Covid-19 pandemic -the new normal

Reading Time: 4 minutes
On July 1, 2020
Covid-19 pandemic - The new normal


Covid-19 pandemic -the new normal

Reading Time: 4 minutes
On July 1, 2020
Covid-19 pandemic - The new normal

The New Normal – a social psychologist’s view of how communication has changed during the Covid-19 lockdown

Do you remember how uncomplicated life was before lockdown?

 You could greet your friends and family with hugs and go wherever you wanted to socialise without a care in the world. Or at least so it felt in comparison.

 Today is Thursday – normally my daughter and I would meet up with my friend and her daughter and walk to the gym together.

 We would put our daughters in the gym creche, do a workout and afterwards have coffee together We would talk about work and our weekend plans.


 Today my boyfriend, my daughter and I are crammed into a one-bedroom flat, trying to get some work done and taking care of our daughter in turns.

She gets restless and antsy in the mornings, so we take her out for walks whilst avoiding people.

There is almost nowhere to go because everything is closed and people are aimlessly wandering through the city centre, queuing endlessly to be let into the pharmacy or the grocery stores.

Even though Covid-19 has been around since early December 2019, the people of England generally remained unaware until the day it spread to the UK.

I was preparing to send my daughter to nursery at the time. She was about to turn one and we had booked a table at a restaurant for friends and family to come and celebrate this occasion.

The day before her first birthday my boyfriend was told to work from home from now on.

Within days stores, coffee shops, the library and the gyms closed.

My daughter’s first birthday was celebrated through video calls as our plans were cancelled.

My friend dropped her birthday gift off on the doorstep. Her daughter waved to my daughter through the window.

We tried to make the best of the situation of course. We took her to the playground. She giggled on the swings like she always does.

Little did we know this would be the last time we could take her to the playground.

The week afterwards all the playgrounds in England were closed with padlocks on the gates.

It felt almost hostile when I saw it for the first time. And now, months later, this is all part of the new normal.

When I bump into friends in town we stop at least two meters away from each other. We ask each other what the other one’s been up to, but it never takes long until the conversation steers into Covid-19 and the lockdown.

We share theories on what will happen next as well as ideas on how to entertain ourselves during the lockdown. For once it is socially acceptable to complain just for the sake of complaining.

We’re all in this together and no one knows what’s going on nor when it will all be over.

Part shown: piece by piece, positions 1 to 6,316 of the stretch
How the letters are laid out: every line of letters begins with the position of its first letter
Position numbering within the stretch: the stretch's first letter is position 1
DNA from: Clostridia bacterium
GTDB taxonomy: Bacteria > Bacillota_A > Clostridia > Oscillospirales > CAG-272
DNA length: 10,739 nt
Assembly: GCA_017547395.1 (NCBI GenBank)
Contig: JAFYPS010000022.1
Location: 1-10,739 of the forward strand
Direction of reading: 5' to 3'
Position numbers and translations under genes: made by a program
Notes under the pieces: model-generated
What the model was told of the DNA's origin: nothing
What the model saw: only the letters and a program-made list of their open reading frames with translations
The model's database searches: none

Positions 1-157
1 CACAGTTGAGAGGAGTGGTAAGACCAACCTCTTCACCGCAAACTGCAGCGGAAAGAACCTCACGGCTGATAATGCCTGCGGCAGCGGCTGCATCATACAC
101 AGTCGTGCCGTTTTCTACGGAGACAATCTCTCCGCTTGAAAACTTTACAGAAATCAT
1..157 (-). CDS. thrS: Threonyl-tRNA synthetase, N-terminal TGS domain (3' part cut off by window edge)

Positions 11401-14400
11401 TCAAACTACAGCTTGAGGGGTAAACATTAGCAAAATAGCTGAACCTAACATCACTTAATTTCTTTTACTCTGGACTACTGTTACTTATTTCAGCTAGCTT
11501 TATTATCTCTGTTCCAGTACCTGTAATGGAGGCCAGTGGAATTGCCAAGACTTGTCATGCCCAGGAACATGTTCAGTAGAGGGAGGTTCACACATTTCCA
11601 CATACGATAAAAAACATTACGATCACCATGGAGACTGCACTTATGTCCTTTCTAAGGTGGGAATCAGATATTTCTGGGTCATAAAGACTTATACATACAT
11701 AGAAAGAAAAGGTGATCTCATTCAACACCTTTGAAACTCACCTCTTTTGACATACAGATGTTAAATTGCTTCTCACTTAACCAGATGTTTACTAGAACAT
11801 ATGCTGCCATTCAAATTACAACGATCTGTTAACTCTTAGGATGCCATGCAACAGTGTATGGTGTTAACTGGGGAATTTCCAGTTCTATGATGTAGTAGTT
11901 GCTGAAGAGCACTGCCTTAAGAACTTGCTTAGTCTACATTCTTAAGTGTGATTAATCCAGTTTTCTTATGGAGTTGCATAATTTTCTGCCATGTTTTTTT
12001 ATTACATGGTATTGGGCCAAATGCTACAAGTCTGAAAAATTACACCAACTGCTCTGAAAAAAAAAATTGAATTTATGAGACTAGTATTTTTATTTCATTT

Some people lost their jobs, some involuntarily became their children’s teachers and some did both.

My daughter meets up with her grandmother on the patch of grass behind our flat. We sit on picnic blankets at least 2 meters apart.

As she is in the risk zone I try to avoid talking to her about the pandemic, but we quickly run out of things to talk about.

My 14-month-old daughter does not understand social distancing, of course. I don’t know who of them to feel more sorry for when I have to keep her from crawling to her grandmother.

To say that it’s heartbreaking is an understatement.

I make sure to send grandma many videos of my daughter giggling, playing or learning new things. I’m having at least one video call a day, even to friends I don’t normally call.

I’ve never really been a phone person (at least not since that awkward winter of -12 when I worked briefly as a telephone salesman), but this is forcing me and some of my friends out of our comfort zones. Because if we don’t we probably wouldn’t talk at all.


Not everyone follows the regulations as rigidly since the restrictions eased recently.

At the beginning of the pandemic, people would jump to the sides to let people pass them on the pavement. There were almost no cars on the streets so people would walk straight out on the road for me when they saw me with my daughter in the pushchair.

Now it seems only people in the risk zone or people with children keep their distance.

The new restrictions still say to keep your distance, but most people don’t anymore.

Elderly people cover their faces with masks when going to the stores.

When I see other parents with pushchairs, we move for one another.

Before all of this, we wouldn’t acknowledge a stranger with a pushchair, but now we share shy smiles and mouth “thank you” to each other.

We have become members of our own little in-group of people who will still take the same precautionary measures.

We share looks when people cut us off on our paths or fail to keep their distance. We communicate with our eyes rather than saying “excuse me” because the new norm is to not be in someone’s way. And if you are, you immediately apologize.

The rules and regulations are ever so changing and it is a challenge to keep up and decide what is safe and what isn’t. Because the new norms are to keep your distance, to stay safe and alert. And the ones that don’t, mostly get sanctioned with a simple look of displeasure.

These times bring a lot of uncertainty and awkwardness, but there are some things you can do to cope.


Findus Krantz

Findus Krantz

Social Psychologist and Analyst